Barcarolle (Offenbach, Contes d'Hoffmann) multitrack by Trudbol, da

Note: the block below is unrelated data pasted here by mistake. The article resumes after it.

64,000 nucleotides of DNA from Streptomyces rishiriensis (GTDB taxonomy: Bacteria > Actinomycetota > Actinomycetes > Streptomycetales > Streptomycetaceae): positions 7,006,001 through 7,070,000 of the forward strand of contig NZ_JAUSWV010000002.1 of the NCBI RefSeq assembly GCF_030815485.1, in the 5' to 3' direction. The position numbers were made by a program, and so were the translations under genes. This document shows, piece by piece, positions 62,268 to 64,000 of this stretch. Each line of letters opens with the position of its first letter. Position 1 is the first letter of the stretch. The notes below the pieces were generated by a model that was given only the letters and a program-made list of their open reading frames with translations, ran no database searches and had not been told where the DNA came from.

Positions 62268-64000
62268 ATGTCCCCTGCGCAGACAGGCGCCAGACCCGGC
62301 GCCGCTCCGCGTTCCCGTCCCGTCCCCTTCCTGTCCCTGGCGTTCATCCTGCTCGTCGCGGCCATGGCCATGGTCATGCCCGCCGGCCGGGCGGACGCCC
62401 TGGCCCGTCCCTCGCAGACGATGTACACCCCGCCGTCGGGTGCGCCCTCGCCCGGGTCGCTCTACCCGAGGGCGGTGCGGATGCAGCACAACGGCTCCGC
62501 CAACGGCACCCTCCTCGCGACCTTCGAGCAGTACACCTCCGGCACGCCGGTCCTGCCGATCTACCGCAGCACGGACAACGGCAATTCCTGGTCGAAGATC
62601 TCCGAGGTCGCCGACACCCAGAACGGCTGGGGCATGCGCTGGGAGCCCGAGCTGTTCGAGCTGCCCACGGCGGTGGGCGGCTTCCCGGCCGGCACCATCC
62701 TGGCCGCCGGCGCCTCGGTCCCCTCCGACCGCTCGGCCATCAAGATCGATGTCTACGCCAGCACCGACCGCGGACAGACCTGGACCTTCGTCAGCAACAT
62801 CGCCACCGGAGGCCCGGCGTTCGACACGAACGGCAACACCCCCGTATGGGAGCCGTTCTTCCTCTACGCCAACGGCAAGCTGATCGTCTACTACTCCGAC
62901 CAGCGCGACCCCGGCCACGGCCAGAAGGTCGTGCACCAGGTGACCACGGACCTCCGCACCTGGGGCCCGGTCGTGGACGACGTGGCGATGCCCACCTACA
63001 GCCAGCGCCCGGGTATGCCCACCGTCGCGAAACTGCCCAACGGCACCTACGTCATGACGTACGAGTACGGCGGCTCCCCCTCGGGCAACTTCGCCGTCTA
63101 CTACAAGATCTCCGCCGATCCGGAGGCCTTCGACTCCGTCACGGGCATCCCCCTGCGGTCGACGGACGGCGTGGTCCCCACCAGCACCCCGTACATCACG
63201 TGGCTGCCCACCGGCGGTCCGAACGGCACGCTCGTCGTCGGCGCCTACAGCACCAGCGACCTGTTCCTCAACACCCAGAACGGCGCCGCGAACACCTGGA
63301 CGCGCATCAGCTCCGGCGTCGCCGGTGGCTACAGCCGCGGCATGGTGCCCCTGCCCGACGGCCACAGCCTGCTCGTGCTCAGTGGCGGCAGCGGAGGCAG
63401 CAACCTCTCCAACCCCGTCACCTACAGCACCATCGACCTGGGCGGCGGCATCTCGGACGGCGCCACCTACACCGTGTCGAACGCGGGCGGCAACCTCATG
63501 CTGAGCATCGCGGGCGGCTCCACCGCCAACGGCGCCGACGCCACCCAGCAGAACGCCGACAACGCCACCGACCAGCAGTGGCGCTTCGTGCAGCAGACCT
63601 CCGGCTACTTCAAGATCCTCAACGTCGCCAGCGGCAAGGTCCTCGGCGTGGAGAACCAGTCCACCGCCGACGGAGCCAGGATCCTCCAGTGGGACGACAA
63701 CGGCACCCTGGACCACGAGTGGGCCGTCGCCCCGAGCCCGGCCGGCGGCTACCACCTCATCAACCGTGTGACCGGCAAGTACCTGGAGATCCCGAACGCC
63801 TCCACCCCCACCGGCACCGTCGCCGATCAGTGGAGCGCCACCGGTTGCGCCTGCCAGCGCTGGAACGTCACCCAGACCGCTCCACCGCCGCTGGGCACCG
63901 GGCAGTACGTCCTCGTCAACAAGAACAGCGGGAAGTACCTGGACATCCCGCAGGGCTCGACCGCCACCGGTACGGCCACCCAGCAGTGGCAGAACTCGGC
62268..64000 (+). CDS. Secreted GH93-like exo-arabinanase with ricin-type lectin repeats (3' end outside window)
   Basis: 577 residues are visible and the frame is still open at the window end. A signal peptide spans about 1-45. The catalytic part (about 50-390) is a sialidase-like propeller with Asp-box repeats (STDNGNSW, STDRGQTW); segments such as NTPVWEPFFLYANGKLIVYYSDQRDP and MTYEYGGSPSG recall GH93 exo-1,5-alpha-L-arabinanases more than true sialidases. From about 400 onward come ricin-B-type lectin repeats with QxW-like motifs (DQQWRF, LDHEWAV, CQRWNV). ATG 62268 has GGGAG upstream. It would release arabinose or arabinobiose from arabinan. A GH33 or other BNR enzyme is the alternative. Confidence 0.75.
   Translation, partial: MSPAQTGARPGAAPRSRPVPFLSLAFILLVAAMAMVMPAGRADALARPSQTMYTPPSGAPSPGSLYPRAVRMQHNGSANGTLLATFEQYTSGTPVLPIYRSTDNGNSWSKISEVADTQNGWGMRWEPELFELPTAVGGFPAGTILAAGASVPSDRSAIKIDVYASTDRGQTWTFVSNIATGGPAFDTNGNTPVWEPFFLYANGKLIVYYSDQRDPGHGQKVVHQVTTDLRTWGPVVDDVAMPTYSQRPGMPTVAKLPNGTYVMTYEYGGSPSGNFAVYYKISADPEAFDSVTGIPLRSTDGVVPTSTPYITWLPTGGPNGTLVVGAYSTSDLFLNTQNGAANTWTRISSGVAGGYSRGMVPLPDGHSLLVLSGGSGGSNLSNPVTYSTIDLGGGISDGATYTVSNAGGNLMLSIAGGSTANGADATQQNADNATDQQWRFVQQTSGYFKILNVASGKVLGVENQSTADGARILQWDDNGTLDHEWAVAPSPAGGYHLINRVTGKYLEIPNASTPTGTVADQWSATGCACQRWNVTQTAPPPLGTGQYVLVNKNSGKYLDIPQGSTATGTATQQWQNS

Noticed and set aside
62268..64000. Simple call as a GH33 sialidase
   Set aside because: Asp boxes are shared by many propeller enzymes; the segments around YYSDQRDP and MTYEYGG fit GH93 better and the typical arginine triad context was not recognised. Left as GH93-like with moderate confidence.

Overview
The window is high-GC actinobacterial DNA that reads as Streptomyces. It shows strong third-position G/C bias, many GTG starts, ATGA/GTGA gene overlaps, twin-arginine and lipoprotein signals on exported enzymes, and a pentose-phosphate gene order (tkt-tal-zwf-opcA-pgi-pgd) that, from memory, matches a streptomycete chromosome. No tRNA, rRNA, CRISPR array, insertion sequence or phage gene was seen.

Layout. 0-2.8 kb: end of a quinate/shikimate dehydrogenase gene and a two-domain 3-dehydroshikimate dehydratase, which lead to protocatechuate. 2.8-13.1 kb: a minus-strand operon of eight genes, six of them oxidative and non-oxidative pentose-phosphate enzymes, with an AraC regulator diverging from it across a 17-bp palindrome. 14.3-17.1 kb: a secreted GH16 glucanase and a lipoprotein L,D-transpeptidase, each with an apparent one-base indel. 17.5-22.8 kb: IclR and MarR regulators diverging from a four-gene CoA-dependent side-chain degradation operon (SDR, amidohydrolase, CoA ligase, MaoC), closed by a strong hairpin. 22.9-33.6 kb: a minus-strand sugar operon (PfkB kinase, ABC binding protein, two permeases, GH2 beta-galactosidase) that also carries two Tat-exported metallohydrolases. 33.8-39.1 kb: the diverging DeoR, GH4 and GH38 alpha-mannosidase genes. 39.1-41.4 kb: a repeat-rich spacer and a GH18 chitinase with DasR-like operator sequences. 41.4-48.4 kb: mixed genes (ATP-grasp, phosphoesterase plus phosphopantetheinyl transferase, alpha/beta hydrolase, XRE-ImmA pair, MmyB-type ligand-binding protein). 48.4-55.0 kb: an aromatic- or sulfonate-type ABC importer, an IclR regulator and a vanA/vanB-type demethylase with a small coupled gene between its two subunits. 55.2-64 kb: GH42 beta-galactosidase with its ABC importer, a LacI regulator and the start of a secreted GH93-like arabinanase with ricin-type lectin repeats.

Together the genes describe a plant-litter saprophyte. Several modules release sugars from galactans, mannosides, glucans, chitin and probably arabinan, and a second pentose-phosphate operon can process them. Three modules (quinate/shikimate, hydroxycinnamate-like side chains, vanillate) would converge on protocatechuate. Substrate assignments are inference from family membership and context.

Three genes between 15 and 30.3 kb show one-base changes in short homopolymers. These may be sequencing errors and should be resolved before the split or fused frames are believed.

• Classical music composed by Jacques Offenbach ► Facebook: ► Twitter: Jacques Offenbach's "Barcarolle" from his opera 'Les Contes d'Hoffmann' (The Tales of Hoffmann), performed by: - Andy Costello (piano): - Danny Fong (tenor 1 / tenor 3): - Julien Neel (tenor 2 / bass 1 / bass 2) A barcarole (from French, also barcarolle; originally, Italian barcarola, from barca 'boat') is a folk song sung by Venetian gondoliers, or a piece of music composed in that style. In classical music, two of the most famous barcaroles are those by Jacques Offenbach, from his opera The Tales of Hoffmann and Frederic Chopin's Barcarole in F sharp major for solo piano. A barcarole is characterized by a rhythm reminiscent of the gondolier's stroke, almost invariably a moderate tempo 6/8 meter. The Tales of Hoffmann (Les contes d'Hoffmann) is an opera by Jacques Offenbach. The French libretto was written by Jules Barbier, based on short stories by ETA Hoffmann, who is the main protagonist in the opera (as he is in the stories). The most famous number in the opera is the "Barcarolle" (Belle nuit, O nuit d'amour), which is performed in act 2. Curiously, the aria was not written by Offenbach with Les contes d'Hoffmann in mind. He wrote it as the 'Elves' Song' in the opera Die Rheinnixen (Les fées du Rhin), which premiered in Vienna on February 8, 1864. Offenbach died with Les contes d'Hoffmann unfinished. Ernest Guiraud completed the scoring and wrote the recitatives for the premiere. He ...

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